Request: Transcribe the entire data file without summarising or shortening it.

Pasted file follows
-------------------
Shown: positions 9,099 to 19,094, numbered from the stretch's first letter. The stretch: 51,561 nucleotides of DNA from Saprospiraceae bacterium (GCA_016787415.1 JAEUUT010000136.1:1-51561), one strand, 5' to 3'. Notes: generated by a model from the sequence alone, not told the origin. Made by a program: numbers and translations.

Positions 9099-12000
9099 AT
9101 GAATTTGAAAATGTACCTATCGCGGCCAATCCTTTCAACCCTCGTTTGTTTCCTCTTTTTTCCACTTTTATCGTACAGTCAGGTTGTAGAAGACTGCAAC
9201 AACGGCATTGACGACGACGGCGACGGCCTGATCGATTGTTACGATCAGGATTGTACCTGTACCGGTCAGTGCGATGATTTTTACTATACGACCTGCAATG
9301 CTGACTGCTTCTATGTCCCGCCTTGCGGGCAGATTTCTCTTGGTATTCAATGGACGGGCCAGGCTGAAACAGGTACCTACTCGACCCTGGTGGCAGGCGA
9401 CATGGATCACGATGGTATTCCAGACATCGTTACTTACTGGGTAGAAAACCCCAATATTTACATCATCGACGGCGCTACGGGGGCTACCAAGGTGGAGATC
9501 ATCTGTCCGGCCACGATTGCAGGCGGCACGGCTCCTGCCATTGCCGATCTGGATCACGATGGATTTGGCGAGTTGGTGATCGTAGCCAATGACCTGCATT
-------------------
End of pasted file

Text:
Shown: positions 9,099 to 19,094, numbered from the stretch's first letter. The stretch: 51,561 nucleotides of DNA from Saprospiraceae bacterium (GCA_016787415.1 JAEUUT010000136.1:1-51561), one strand, 5' to 3'. Notes: generated by a model from the sequence alone, not told the origin. Made by a program: numbers and translations.

Positions 9099-12000
9099 AT
9101 GAATTTGAAAATGTACCTATCGCGGCCAATCCTTTCAACCCTCGTTTGTTTCCTCTTTTTTCCACTTTTATCGTACAGTCAGGTTGTAGAAGACTGCAAC
9201 AACGGCATTGACGACGACGGCGACGGCCTGATCGATTGTTACGATCAGGATTGTACCTGTACCGGTCAGTGCGATGATTTTTACTATACGACCTGCAATG
9301 CTGACTGCTTCTATGTCCCGCCTTGCGGGCAGATTTCTCTTGGTATTCAATGGACGGGCCAGGCTGAAACAGGTACCTACTCGACCCTGGTGGCAGGCGA
9401 CATGGATCACGATGGTATTCCAGACATCGTTACTTACTGGGTAGAAAACCCCAATATTTACATCATCGACGGCGCTACGGGGGCTACCAAGGTGGAGATC
9501 ATCTGTCCGGCCACGATTGCAGGCGGCACGGCTCCTGCCATTGCCGATCTGGATCACGATGGATTTGGCGAGTTGGTGATCGTAGCCAATGACCTGCATT